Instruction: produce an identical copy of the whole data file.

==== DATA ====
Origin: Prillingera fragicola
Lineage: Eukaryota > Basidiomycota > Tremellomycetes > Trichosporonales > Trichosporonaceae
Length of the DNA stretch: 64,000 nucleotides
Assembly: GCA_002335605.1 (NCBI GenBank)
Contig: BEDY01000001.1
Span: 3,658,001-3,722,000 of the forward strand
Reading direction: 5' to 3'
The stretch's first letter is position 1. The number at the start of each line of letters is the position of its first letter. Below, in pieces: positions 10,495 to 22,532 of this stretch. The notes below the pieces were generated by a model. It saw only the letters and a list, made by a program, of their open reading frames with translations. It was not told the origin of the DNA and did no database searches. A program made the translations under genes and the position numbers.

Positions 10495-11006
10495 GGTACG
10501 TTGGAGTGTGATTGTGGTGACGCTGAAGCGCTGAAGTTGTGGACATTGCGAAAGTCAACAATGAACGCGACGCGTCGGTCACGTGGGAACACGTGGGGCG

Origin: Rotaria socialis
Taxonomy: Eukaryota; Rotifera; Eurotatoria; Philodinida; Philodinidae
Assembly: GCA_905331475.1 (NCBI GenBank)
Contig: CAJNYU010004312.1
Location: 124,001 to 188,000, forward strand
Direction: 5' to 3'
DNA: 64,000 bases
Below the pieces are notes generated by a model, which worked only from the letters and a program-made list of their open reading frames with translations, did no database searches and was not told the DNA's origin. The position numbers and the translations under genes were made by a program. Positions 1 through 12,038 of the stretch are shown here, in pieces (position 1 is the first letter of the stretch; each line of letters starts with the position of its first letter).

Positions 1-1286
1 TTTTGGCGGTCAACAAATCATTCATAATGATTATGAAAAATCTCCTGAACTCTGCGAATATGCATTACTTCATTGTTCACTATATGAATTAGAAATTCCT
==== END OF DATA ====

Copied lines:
Origin: Prillingera fragicola
Lineage: Eukaryota > Basidiomycota > Tremellomycetes > Trichosporonales > Trichosporonaceae
Length of the DNA stretch: 64,000 nucleotides
Assembly: GCA_002335605.1 (NCBI GenBank)
Contig: BEDY01000001.1
Span: 3,658,001-3,722,000 of the forward strand
Reading direction: 5' to 3'
The stretch's first letter is position 1. The number at the start of each line of letters is the position of its first letter. Below, in pieces: positions 10,495 to 22,532 of this stretch. The notes below the pieces were generated by a model. It saw only the letters and a list, made by a program, of their open reading frames with translations. It was not told the origin of the DNA and did no database searches. A program made the translations under genes and the position numbers.

Positions 10495-11006
10495 GGTACG
10501 TTGGAGTGTGATTGTGGTGACGCTGAAGCGCTGAAGTTGTGGACATTGCGAAAGTCAACAATGAACGCGACGCGTCGGTCACGTGGGAACACGTGGGGCG

Origin: Rotaria socialis
Taxonomy: Eukaryota; Rotifera; Eurotatoria; Philodinida; Philodinidae
Assembly: GCA_905331475.1 (NCBI GenBank)
Contig: CAJNYU010004312.1
Location: 124,001 to 188,000, forward strand
Direction: 5' to 3'
DNA: 64,000 bases
Below the pieces are notes generated by a model, which worked only from the letters and a program-made list of their open reading frames with translations, did no database searches and was not told the DNA's origin. The position numbers and the translations under genes were made by a program. Positions 1 through 12,038 of the stretch are shown here, in pieces (position 1 is the first letter of the stretch; each line of letters starts with the position of its first letter).

Positions 1-1286
1 TTTTGGCGGTCAACAAATCATTCATAATGATTATGAAAAATCTCCTGAACTCTGCGAATATGCATTACTTCATTGTTCACTATATGAATTAGAAATTCCT